• includes
  • Commerce includes legal, economic, political, social, cultural and technological systems that are in operation in any country or internationally. (wikipedia.org)
  • In addition to the main cardroom, the Commerce Casino complex includes a full-service 200-room Crowne Plaza Hotel, which houses dining establishments, a day spa, beauty salon, pool and sundeck, banquet rooms, shops and entertainment. (wikipedia.org)
  • Associations of Native Commerce includes National Craft Association, the Family Protection Association, American Beauty Association, and The American Gun Association. (wikipedia.org)
  • city
  • During the 1820s, both Commerce and Mound City, Arkansas were considered commercial rivals of Memphis, Tennessee, and by 1839, Commerce had a larger population than Memphis (located 40 mi (64 km) north on the Mississippi River). (wikipedia.org)
  • Thomas Fletcher, an early settler, along with an unknown Choctaw Indian, named the place "Commerce", expecting it to become a great city. (wikipedia.org)
  • Commerce is a Texas city located in Hunt County, Texas, United States, situated on the eastern edge of North Texas, in the heart of the Texas Blackland Prairies, and the northeastern part of the Dallas/Fort Worth Metroplex. (wikipedia.org)
  • Commerce is the second largest city in Hunt County with a population of 8,599 residents as of 2014. (wikipedia.org)
  • The rural city is home to Texas A&M University-Commerce, a major 4-year University of over 12,000 students that has been in the town since 1894. (wikipedia.org)
  • Commerce is served by the following Highways: Texas State Highway 11-An east-west route through commerce that connects with Sulphur Springs and Winnsboro to the east, and Wolfe City, Whitewright and Sherman to the west. (wikipedia.org)
  • Commerce is a city in Ottawa County, Oklahoma, United States. (wikipedia.org)
  • CensusViewer: Population of the City of Commerce, Oklahoma Larry O'Dell, "Commerce" Encyclopedia of Oklahoma History and Culture. (wikipedia.org)
  • platform
  • Unify the shopper experience with the #1 commerce platform. (salesforce.com)
  • The first version of the platform was introduced in 1996, during the emergence of e-commerce with a product called Net.Commerce (V1.0 and subsequently V2.0, V3.1, and V3.2) that was first deployed to sell event ticket and merchandise for the 1996 Olympic Games. (wikipedia.org)
  • route
  • Others include: Orien Crow, professional football player Doug Furnas, World Class Powerlifter and professional wrestler Bob Seymour, professional football player Bo Wininger, professional golfer Route 66 sign in Commerce Oklahoma Old Conoco station, now a museum Monument to Commerce native Mickey Mantle Wachtler, Mark. (wikipedia.org)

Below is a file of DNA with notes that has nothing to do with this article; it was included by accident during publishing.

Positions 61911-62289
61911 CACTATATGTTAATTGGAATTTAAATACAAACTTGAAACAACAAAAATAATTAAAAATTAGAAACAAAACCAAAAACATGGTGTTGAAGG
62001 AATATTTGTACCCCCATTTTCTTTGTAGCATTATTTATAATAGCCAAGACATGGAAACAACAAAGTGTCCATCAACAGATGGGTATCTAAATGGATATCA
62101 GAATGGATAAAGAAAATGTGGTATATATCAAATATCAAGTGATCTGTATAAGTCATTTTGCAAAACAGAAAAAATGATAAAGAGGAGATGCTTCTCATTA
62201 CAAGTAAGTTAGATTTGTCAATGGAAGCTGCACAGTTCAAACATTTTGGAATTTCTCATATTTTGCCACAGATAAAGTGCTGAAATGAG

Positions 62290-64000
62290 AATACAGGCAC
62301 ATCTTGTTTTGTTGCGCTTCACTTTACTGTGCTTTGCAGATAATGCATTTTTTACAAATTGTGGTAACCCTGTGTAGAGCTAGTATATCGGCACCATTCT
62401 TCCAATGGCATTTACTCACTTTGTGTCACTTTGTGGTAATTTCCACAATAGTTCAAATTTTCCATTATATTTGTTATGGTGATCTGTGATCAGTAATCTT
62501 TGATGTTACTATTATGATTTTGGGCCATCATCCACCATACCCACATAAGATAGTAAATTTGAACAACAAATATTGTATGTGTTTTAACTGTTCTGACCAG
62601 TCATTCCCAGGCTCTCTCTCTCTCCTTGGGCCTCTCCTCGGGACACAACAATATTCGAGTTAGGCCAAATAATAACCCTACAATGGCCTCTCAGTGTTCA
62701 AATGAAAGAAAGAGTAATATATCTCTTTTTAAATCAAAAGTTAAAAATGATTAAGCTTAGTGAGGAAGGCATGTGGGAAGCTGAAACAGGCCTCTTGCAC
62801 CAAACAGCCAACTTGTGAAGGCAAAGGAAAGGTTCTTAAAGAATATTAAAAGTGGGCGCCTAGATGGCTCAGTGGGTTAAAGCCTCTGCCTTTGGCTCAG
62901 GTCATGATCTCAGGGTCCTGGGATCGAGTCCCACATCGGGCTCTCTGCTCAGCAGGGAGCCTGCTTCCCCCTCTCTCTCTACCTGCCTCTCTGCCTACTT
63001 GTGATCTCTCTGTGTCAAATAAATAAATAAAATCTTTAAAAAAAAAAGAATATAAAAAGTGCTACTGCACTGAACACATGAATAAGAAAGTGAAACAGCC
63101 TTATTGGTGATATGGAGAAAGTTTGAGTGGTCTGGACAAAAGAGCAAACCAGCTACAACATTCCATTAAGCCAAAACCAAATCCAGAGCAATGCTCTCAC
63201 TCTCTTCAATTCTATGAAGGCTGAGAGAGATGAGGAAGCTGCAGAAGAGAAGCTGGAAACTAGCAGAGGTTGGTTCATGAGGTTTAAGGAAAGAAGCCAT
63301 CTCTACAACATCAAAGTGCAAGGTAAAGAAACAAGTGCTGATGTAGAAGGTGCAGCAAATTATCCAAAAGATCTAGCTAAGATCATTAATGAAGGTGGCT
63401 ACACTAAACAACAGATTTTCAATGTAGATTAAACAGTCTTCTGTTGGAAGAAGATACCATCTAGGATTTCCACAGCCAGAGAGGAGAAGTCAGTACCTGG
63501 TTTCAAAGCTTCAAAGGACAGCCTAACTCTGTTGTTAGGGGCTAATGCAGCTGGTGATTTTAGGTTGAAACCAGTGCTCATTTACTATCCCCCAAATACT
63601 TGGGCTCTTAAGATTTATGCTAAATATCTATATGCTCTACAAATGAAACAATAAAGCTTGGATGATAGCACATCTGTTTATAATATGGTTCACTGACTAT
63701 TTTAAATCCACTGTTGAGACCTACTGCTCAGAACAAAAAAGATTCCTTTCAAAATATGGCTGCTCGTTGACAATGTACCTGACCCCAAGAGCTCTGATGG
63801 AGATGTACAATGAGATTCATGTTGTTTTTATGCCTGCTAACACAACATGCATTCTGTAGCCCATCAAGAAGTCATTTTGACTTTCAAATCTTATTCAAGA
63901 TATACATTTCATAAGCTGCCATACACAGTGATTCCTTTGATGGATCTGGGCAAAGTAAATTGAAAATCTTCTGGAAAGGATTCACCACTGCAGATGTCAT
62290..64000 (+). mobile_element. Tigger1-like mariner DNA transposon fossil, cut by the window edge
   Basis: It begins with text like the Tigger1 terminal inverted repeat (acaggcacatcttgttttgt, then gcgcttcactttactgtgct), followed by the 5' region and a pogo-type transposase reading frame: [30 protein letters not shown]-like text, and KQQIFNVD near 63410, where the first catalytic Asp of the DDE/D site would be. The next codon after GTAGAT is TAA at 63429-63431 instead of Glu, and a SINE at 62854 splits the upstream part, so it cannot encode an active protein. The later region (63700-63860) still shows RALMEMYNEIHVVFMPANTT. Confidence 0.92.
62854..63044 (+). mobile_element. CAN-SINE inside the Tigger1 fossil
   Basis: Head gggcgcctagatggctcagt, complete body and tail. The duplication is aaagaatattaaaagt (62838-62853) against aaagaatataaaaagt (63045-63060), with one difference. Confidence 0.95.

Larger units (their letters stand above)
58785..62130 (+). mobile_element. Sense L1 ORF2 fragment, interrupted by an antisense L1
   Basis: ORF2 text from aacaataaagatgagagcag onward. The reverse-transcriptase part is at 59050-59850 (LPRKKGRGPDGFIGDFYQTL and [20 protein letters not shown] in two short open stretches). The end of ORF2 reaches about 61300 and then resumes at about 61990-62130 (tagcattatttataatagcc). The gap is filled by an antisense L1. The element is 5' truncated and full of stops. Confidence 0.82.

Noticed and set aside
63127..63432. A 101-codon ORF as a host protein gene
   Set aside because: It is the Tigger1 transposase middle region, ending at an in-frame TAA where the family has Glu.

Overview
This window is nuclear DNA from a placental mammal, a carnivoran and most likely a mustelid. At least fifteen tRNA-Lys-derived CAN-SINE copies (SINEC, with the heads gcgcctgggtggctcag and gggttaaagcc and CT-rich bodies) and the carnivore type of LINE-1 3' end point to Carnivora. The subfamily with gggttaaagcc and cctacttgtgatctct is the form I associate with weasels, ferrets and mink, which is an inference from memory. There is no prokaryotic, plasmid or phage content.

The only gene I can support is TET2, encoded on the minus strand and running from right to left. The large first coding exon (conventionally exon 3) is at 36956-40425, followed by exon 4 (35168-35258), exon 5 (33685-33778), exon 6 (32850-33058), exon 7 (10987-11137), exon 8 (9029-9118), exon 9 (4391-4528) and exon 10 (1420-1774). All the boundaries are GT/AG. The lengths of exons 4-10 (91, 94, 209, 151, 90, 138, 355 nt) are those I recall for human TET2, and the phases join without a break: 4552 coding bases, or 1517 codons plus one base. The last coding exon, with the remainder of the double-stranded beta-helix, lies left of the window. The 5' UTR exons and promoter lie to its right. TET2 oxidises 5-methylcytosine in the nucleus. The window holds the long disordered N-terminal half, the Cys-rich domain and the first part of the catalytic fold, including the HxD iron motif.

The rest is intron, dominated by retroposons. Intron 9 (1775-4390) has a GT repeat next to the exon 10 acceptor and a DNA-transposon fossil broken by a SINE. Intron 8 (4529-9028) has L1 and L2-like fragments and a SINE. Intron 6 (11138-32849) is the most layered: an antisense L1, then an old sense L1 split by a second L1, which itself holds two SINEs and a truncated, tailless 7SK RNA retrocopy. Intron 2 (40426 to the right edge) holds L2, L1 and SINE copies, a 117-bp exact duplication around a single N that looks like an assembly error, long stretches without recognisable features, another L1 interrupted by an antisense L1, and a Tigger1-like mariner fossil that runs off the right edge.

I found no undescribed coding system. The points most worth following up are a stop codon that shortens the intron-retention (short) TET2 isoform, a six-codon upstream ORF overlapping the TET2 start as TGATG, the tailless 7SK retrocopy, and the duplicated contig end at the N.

• Communities
  • Examples of social commerce include customer ratings and reviews, user recommendations and referrals, social shopping tools (sharing the act of shopping online), forums and communities, social media optimization, social applications and social advertising. (wikipedia.org)
  • They build communities, the brands, and the commerce. (wikipedia.org)
  • Digital
  • Immersive commerce or iCommerce is an extension of E-commerce that focuses on improving customer experience by using advanced digital technology to create virtual smart stores from existing brick and mortar locations. (wikipedia.org)
  • Native Commerce is a digital marketing & e-commerce company founded by the same digital marketing pioneers behind DigitalMarketer.com. (wikipedia.org)
  • company
  • Click Commerce, Inc. is a research software solutions company based in Hillsboro, Oregon, United States. (wikipedia.org)
  • The company changed its name to Click Commerce, Inc. in 1999 and went public on NASDAQ in June, 2000 under the symbol CKCM. (wikipedia.org)
  • In 1913, the residents called the local post office North Miami, though by June 1914 the post office took the present-day city's name that came from the Commerce Mining and Royalty Company, which had bought the mining camp. (wikipedia.org)
  • Sterling Commerce was a software company providing order management, B2B and managed file transfer ("MFT") products such as Connect:Direct (originally named Network Data Mover). (wikipedia.org)
  • Emerge Commerce (previously known as Transformation Capital) is a Toronto-based software company which operates five e-commerce sites. (wikipedia.org)
  • Near
  • The Commerce Cafe - Near the Main Poker Room offering Traditional American cuisine, pastries and Starbucks hot and iced coffees. (wikipedia.org)
  • Archeological sites at Commerce have dated to around 1541, and three archeological sites near Commerce have been found to contain Late Mississippian ceramics, which corresponds to records left by the Spanish describing three Quizquiz Indian villages they encountered near the Mississippi River. (wikipedia.org)
  • In 1888, the steamer Kate Adams, the fastest boat of its type on the Mississippi River, caught fire near Commerce, killing 23. (wikipedia.org)